In a sternly worded editorial this morning, USA Today argues that genetically modified foods represent “minimal risk,” and therefore “denying the food to starving people defies reason and conscience.” Biotech crops “could significantly improve the lives of billions,” the paper adds. “Groundless fears shouldn’t be allowed to stand in the way.” We couldn’t agree more. Yet an op-ed by Brent Blackwelder — president of the rabidly anti-biotech Friends of the Earth — appears on the same page arguing those very groundless fears. Blackwelder breathlessly claims that the potential “harm” from genetically modified foods “is difficult to determine” — immediately after quoting a new United Nations report that found “no verifiable reports of significant health or environmental harm.” This, sadly, is par for the course.

That same United Nations report, published by the UN’s Food and Agriculture Organization (FAO), leads off with the unambiguous conclusion that “agricultural biotechnology has real potential as a new tool in the war on hunger.” And the FAO’s chief lingering question about biotech has nothing to do with the environmental doom-and-gloom and overall futility forecast by Blackwelder and his ilk. “How,” asks the FAO, “can more farmers in more countries gain access to the technologies that are emerging from the Gene Revolution?” After all, biotech “golden rice” alone could prevent 500,000 cases of blindness and 2 million children’s deaths each year by combating vitamin A deficiency.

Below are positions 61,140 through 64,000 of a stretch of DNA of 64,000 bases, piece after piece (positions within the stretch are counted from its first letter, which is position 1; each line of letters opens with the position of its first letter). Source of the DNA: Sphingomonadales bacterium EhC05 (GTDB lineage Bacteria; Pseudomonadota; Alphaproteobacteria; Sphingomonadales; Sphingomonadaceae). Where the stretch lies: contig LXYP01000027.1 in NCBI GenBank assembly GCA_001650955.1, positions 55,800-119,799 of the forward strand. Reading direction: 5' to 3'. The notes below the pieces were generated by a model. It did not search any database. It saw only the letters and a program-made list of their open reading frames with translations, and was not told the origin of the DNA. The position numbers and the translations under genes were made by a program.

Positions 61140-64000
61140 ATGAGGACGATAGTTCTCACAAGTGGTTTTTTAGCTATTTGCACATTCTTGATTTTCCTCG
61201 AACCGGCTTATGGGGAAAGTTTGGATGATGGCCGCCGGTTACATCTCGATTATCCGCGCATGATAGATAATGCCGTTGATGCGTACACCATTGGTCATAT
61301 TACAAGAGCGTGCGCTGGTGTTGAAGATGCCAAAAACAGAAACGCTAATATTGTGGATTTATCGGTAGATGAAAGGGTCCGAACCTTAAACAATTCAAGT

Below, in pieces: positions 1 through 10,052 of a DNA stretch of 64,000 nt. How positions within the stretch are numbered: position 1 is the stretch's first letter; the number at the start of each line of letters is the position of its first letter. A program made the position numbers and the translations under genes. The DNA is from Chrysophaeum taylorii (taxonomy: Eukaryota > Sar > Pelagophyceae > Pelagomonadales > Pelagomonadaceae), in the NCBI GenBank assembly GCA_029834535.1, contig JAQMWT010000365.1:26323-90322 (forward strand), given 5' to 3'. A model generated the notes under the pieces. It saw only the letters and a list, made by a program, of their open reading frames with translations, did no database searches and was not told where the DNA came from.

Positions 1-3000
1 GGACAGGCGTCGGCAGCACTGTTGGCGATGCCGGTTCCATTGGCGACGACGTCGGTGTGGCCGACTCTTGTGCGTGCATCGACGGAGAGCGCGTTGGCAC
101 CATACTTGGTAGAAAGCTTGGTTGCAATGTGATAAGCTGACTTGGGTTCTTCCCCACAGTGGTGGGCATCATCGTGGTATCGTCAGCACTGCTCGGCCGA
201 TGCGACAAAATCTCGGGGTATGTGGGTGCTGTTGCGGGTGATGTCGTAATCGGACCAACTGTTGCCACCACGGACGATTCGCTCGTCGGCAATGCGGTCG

While no one should expect Friends of the Earth to place human well-being over the imagined needs of the planet, next month’s planned photo-ops, or next year’s fundraising push. Still, it would be nice if reckless green groups (including Greenpeace, the Organic Consumers Association, and the Institute for Agriculture and Trade Policy) would step aside and let modern plant biologists make their much-needed humanitarian contribution. Hungry people in developing nations don’t concern themselves with political squabbles over genetic science. They just want to be fed.